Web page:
For thousands of years, humans have built extravagant structures to house some of mankind’s most precious and meaningful possessions. these ornate temples of knowledge have served as places of wonder and enlightenment for centuries, housing every potential document — from periodicals and prints, to manuscripts and maps. from the mighty halls of ancient Alexandria to the coffered ceilings of the morgan library in new york, our fascination with libraries stretches back more than two millennia.
Now, in a new book published by Taschen, Italian photographer Massimo list travels to some of the world’s oldest and most celebrated libraries, taking readers on a comprehensive photographic odyssey. from medieval institutions to 19th-century book palaces, lister’s stunning full-page photographs capture the architectural and historical wonder of these almost sacred spaces.
Llistri’s pilgrimage takes him through great wooden doors, up spiraling staircases, and along exquisite, shelf-lined corridors — some of which date as far back as 766. spanning medieval, classical, baroque, rococo, and 19th-century time periods, the photographs not only convey each library’s architectural detailing and priceless contents but also their unique atmospheric qualities.
Each comprehensively documented library is accompanied by a text that describes the prized possessions of the institution as well as provides relevant historical context. many have intriguing pasts, including Austria’s Altenburg abbey, an outpost of imperial catholicism repeatedly destroyed during the European wars of religion, and the Franciscan monastery in Lima, Peru, with its collection of archival inquisition documents.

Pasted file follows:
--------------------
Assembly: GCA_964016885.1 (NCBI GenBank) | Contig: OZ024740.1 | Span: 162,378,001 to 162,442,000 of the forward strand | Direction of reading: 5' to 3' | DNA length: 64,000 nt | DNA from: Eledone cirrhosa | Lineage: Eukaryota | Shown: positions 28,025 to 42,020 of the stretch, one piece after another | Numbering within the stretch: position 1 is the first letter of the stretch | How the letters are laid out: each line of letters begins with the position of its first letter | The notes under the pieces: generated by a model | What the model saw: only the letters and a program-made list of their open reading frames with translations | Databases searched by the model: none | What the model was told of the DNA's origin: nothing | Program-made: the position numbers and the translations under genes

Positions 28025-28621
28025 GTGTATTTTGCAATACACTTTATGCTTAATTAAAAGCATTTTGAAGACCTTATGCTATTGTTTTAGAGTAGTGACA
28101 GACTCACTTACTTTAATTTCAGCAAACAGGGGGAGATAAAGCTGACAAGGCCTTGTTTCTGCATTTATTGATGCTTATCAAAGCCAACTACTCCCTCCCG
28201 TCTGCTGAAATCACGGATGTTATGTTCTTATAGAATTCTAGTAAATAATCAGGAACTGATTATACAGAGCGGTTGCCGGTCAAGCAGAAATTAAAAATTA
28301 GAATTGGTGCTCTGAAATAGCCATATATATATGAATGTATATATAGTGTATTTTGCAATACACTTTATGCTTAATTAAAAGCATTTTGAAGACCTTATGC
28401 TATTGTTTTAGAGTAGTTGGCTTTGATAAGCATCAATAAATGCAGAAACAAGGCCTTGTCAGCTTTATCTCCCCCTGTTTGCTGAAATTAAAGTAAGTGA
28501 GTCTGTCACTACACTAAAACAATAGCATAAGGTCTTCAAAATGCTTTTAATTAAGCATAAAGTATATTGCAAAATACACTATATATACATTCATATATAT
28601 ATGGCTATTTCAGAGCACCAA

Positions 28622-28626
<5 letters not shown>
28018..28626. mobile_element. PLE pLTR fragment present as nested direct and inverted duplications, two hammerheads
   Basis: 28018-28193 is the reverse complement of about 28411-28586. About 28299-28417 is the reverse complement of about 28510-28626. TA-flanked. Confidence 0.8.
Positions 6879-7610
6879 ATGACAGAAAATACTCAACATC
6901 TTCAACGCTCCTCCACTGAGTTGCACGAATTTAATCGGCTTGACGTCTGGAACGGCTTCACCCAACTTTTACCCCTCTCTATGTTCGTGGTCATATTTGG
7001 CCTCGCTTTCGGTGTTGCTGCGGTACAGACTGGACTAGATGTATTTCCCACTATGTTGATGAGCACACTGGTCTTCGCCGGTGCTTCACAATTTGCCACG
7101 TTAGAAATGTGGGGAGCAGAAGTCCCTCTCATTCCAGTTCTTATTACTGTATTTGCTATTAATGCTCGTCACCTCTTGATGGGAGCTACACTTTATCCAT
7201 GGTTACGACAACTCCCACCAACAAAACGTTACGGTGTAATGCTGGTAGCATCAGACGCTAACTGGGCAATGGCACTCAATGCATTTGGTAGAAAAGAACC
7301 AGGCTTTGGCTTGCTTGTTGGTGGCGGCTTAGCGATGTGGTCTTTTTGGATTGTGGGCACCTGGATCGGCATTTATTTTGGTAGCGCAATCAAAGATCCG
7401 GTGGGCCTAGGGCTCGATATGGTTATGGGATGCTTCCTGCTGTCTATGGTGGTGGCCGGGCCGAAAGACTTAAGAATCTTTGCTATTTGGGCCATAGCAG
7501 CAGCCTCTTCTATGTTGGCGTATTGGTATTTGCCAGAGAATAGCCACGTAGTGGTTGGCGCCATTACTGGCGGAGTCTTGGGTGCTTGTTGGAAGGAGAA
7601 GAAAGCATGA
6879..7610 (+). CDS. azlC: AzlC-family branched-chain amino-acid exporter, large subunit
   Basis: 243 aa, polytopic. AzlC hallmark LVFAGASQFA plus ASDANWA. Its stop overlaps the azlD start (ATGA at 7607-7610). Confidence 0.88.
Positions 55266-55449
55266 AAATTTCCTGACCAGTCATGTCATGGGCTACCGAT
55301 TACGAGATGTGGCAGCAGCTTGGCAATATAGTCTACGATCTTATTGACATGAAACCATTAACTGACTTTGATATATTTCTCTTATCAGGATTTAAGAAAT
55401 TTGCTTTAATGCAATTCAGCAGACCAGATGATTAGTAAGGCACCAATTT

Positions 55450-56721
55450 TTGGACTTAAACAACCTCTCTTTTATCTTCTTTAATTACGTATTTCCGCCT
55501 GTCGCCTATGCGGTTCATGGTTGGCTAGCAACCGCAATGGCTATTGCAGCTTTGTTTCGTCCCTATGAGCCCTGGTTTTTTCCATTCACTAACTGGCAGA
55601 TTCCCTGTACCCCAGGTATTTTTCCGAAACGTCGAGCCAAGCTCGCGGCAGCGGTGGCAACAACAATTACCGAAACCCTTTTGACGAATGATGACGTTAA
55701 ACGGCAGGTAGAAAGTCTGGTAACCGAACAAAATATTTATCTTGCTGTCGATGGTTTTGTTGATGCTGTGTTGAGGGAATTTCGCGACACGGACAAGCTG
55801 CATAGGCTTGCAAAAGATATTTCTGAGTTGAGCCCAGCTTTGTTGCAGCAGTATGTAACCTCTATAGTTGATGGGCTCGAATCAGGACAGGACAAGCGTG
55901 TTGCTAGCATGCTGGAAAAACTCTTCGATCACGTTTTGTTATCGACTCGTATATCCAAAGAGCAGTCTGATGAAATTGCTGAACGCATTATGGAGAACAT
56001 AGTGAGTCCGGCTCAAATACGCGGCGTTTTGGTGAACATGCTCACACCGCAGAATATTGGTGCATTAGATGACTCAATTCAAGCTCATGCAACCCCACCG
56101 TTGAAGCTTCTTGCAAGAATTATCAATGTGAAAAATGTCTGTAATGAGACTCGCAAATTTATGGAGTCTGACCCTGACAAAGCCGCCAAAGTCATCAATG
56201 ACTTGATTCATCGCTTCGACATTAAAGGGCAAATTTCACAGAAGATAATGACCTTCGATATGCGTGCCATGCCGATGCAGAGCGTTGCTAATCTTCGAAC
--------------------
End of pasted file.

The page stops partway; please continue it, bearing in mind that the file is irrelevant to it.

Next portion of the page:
Other featured libraries include the papal collections of the Vatican apostolic library, Dublin’s trinity college library, and the holdings of the Laurentian Library in Florence — the private property of the powerful house of Medici, designed by Michelangelo. each outstanding private, public, educational, or monastic space offers a sense of intrigue of what could be found within ornately decorated walls or vaulted ceilings.
Appropriately titled ‘the world’s most beautiful libraries, the publication measures a generous 11.4 x 15.6 inches (29 x 39.5 cm) and comprises 560 vibrantly colored pages where lister’s photographs take center stage. the impressive hardcover is both thorough and beautiful documentation of the most extraordinary interiors to house the written word and a triumphant celebration of their eternal allure. ‘Massimo list. the world’s most beautiful libraries’ are available via Taschen’s website.